Thursday


William Blake's 'Angel of Revelation' is a fitting figure of the inspirations of genius.

Thinking again of what I wrote few days ago in The Mind’s Singular Function, I realized that I should have said that, while the product of inspiration could be considered a memorialization of the singular, it is important to note that it is in no sense an attempt to reproduce, recreate, simulate, or imitate the singular episode of inspiration. In so far as a work of creative expression is a memorialization of the singular, it is an oblique memorialization, and mimesis plays no part in it. This follows from the fact I previously noted that inspiration is not identical to the products derived from inspiration. This makes of the intellectual singular a haeccietas more absolute than any chance event in the mundane world, which latter may have representational memorializations. Inspiration is not a representational memorialization.

I realize that my formulations are as yet highly imperfect, but I have at least the idea (more or less), which I can attempt to refine and to apply. One application is the possibility of defining genius, which is usually treated as an ineffable quality of mind. But in view of the character of inspiration as the singular in the sphere of the intellect, genius can be defined as the continual, or near-continual, immersion in the singular. This reminds me of a remark attributed to Blake’s wife, which I may have quoted previously (it is one of my favorite quotes): “I have little of Mr. Blake’s company — he is always in paradise.” This puts the matter succinctly, not to mention personalizing it.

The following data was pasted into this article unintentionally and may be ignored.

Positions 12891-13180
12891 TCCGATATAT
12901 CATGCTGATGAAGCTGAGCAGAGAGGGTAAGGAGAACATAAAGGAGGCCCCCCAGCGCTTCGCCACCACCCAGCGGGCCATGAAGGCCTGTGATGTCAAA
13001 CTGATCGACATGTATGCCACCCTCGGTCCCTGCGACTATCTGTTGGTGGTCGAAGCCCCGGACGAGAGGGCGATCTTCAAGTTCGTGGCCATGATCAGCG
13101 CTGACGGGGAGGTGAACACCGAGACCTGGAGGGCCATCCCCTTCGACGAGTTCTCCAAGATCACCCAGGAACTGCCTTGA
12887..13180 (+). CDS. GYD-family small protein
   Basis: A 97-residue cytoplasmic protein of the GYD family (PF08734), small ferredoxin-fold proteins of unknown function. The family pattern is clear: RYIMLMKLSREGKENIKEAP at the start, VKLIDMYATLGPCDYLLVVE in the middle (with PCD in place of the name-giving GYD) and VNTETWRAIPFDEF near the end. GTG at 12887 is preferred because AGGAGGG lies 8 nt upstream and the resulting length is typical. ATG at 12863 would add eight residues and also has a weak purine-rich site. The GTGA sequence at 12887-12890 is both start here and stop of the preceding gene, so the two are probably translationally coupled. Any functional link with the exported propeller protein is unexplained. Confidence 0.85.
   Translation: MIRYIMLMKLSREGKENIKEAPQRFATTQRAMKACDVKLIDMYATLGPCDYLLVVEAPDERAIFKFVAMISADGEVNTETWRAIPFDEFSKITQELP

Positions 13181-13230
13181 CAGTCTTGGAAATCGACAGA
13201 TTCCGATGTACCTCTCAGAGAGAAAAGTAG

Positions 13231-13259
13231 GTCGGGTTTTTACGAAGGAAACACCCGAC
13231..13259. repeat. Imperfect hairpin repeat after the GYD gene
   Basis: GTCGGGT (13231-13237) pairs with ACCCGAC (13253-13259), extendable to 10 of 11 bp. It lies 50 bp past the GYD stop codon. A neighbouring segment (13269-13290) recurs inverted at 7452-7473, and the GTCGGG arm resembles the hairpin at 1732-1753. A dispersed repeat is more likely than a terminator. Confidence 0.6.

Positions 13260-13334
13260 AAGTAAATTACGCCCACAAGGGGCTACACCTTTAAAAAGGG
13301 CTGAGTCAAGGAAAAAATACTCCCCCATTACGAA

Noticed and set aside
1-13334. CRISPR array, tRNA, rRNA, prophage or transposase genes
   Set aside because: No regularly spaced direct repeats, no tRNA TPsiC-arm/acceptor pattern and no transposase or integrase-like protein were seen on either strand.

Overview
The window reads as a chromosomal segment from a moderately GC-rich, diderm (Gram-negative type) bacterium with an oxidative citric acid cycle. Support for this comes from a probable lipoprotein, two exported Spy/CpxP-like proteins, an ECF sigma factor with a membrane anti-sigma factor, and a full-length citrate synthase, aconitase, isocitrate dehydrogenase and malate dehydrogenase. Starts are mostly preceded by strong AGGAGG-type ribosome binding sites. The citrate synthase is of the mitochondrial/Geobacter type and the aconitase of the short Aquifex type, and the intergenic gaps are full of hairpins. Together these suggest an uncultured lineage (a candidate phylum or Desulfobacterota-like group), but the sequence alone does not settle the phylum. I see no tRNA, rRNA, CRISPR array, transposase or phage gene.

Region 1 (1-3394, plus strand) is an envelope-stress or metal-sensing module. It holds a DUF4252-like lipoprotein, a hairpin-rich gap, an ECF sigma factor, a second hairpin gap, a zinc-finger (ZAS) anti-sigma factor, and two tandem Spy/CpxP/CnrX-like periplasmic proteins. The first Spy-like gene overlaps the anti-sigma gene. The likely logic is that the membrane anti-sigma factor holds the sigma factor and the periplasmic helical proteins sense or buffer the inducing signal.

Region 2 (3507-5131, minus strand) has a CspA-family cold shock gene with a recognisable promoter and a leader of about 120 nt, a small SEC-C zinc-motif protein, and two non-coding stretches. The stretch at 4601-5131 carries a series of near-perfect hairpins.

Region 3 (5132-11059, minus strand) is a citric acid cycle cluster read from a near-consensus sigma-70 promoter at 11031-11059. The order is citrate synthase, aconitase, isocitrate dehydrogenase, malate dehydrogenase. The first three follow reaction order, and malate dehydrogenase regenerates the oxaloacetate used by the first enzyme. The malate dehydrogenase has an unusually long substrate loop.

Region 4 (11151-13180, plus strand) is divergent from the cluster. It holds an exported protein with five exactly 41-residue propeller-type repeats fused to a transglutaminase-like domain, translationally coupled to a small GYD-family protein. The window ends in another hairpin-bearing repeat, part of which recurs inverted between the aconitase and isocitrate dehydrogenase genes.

This latter formulation — i.e., genius as the immersion in the singular — begs the question of immersion. I think that degrees of immersion need to be recognized, but that absolute immersion can be given a relatively simple formulation: it is when the mind is so concentrated on a single focus that the remainder of the world is relegated to the periphery. I call this the “undivided mind”. It is a rare but not unknown state of mind. Another formulation is suggested by the extrapolation that I made of the quote attributed to Paul Valéry, namely, to see is to forget the name of of the thing one sees. The idea implicit here can ultimately be pushed beyond the senses to the transcendence of thought itself: to think is to forget the name of the thing one thinks.